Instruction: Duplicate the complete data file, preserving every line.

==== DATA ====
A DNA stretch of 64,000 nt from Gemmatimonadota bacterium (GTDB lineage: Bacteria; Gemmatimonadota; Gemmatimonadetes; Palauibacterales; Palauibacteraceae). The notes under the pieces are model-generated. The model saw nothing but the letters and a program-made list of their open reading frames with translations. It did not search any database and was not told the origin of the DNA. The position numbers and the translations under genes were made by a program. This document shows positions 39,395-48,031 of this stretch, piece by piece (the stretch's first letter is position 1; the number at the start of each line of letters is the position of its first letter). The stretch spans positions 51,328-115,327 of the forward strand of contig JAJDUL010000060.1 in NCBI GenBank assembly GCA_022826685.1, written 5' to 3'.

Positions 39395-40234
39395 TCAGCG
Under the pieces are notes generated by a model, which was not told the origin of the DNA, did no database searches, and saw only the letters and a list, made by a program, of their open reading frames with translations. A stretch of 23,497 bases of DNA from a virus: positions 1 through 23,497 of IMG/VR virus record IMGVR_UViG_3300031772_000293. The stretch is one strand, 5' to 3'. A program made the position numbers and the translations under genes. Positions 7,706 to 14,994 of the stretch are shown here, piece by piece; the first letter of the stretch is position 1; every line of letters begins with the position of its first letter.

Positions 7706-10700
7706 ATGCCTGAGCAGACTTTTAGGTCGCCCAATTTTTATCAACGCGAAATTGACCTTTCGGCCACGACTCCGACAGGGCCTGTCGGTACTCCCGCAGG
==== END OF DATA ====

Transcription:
A DNA stretch of 64,000 nt from Gemmatimonadota bacterium (GTDB lineage: Bacteria; Gemmatimonadota; Gemmatimonadetes; Palauibacterales; Palauibacteraceae). The notes under the pieces are model-generated. The model saw nothing but the letters and a program-made list of their open reading frames with translations. It did not search any database and was not told the origin of the DNA. The position numbers and the translations under genes were made by a program. This document shows positions 39,395-48,031 of this stretch, piece by piece (the stretch's first letter is position 1; the number at the start of each line of letters is the position of its first letter). The stretch spans positions 51,328-115,327 of the forward strand of contig JAJDUL010000060.1 in NCBI GenBank assembly GCA_022826685.1, written 5' to 3'.

Positions 39395-40234
39395 TCAGCG
Under the pieces are notes generated by a model, which was not told the origin of the DNA, did no database searches, and saw only the letters and a list, made by a program, of their open reading frames with translations. A stretch of 23,497 bases of DNA from a virus: positions 1 through 23,497 of IMG/VR virus record IMGVR_UViG_3300031772_000293. The stretch is one strand, 5' to 3'. A program made the position numbers and the translations under genes. Positions 7,706 to 14,994 of the stretch are shown here, piece by piece; the first letter of the stretch is position 1; every line of letters begins with the position of its first letter.

Positions 7706-10700
7706 ATGCCTGAGCAGACTTTTAGGTCGCCCAATTTTTATCAACGCGAAATTGACCTTTCGGCCACGACTCCGACAGGGCCTGTCGGTACTCCCGCAGG